(A Japanese Tale)
From the time Kei was a small boy, he had heard stories of the tengu. The creatures inhabited the mountain forests not far from Kyoto, where he lived. Kei had never seen a tengu, but he knew they were disruptive creatures with red faces and long, beaklike noses. They had wings and carried fans called ha-uchiwa, which they sometimes used to stir up wild winds. They said the tengu could possess people, too, and most of the boys feared them.
But as Kei grew older, he grew more mischievous, and instead of being afraid, he grew more curious of the tengu. One day he heard a story he could not forget about a famous tengu, the ghost of an emperor, who owned a magical cape that could make him invisible. Kei began to long for that cape, and he thought constantly about how he might steal it away.
After many months, he came up with what he knew was a brilliant plan. So one beautiful spring day, Kei hiked up into the mountains in search of the tengu and the hiding cape. When he reached the top of the mountain, he saw a group of tengu not far away. He immediately took a bamboo rod and held it to his eyes. He began to ooh and ah.
“I see everything,” Kei cried. “I can see all the villages and cities near and far through this rod!”
Naturally, the tengu heard him. For a long time, they stared at the boy who was staring through the bamboo rod.
At last the tengu with the hiding cape stepped forward and called out, “Let me see!” His voice was ferocious, and his eyes gleamed, but Kei wasn’t afraid. He was too busy planning his life with that magical cape.
Kei looked at the tengu and said, “I’ll let you look through my magical bamboo, but what will you give me in return?”
The tengu said, “I’ll let you wear my hiding cape,” and he lifted it up in the air. “No one will see you.”
“That dirty thing?” Kei said, though secretly he was pleased. “That couldn’t possibly make me invisible.”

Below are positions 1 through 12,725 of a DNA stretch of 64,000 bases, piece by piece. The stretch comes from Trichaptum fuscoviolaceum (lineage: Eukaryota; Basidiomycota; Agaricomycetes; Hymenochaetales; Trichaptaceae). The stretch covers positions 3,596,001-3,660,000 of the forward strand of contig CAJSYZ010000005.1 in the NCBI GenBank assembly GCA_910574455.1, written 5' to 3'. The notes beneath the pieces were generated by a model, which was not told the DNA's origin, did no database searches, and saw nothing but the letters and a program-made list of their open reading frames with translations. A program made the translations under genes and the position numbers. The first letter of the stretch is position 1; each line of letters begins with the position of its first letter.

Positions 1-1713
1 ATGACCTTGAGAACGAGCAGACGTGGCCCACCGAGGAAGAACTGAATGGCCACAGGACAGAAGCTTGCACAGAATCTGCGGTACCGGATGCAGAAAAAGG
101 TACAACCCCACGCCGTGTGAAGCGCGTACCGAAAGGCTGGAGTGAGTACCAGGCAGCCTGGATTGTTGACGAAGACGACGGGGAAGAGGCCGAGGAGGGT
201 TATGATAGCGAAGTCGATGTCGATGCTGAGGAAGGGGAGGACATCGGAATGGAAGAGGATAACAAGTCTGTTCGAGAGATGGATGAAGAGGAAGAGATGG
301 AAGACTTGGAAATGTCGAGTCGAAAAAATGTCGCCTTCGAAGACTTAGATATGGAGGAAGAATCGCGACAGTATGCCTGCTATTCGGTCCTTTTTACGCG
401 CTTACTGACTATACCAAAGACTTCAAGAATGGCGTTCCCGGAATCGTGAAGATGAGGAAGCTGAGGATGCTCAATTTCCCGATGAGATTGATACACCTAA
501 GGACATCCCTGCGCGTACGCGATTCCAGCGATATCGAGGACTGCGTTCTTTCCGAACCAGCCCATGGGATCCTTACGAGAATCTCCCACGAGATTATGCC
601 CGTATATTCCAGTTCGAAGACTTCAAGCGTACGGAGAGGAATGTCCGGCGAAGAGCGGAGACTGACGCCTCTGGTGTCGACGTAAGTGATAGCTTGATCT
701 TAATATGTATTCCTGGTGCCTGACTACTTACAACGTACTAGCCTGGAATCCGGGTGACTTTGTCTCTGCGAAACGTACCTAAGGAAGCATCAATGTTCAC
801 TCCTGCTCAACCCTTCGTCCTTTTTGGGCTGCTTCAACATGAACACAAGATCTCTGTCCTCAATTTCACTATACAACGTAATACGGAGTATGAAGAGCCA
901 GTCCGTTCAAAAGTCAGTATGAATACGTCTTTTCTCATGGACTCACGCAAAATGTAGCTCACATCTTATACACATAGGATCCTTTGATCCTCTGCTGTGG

“It will!” the tengu insisted.
Kei shrugged and handed the bamboo to the tengu, and the tengu handed him the cape.
The tengu looked through the end of the bamboo, but saw nothing. He looked harder, still nothing. He was embarrassed. Perhaps he was doing something wrong. But no matter how he tried, he saw nothing.
Finally, he turned around to ask Kei how to work the bamboo.
But Kei was long gone. He’d put the cape on the moment he got it, and, becoming invisible, he ran back down the mountain.
When he reached the city, Kei ran directly to the bakeshop. When he walked in, no one saw him. He began to eat sweet after sweet, and no one noticed a thing! At last he was so full, he could barely move. Happy with his full belly and his magical cape, he went home and fell fast asleep.
When he woke the next morning, he was still grinning, thinking of all the tricks he could play dressed in his cape. He reached to put it on, but it was gone. He ran into the kitchen looking for his mother.
“Mother?” Kei wailed. “Did you see the cape I was wearing last night? I can’t find it!”
“Oh, that thing?” his mother said, waving away his concern. “It was so old and ratty, I burned it.”
“What are you talking about?” Kei cried, running to the fire. There he found the last remnants of his cape turning to ash. He nearly wept, but then he had an idea. He quickly spread the ashes all over his body. Just as he had thought, those ashes made him invisible!
His mother, busily cooking, hadn’t noticed.
He quickly ran to the city, toward the governor’s mansion. He had heard there would be a great party that day. Sure enough, there was a feast. He set to work eating all he could.
Of course, no one could see him, but after a while people began noticing the food that was disappearing from trays and cups floating in the air.
“It’s a ghost,” they whispered in a panic. “There’s a ghost here.”
Just as the guests were about to make their escape, a nose appeared in the air.
“Look!” one of the women cried. As people turned to see what was going on, two eyes appeared, and then a foot. Kei was so busy eating that he didn’t even notice the ashes were falling from his body.
The governor called his guards. When they saw what was happening, they poured a pitcher of water over the figure.
And there stood Kei, exposed for all to see, looking like a fool with his mouth stuffed with food. He raced outside and ran all the way home.
That day he learned a humiliating lesson: Never tangle with a tengu.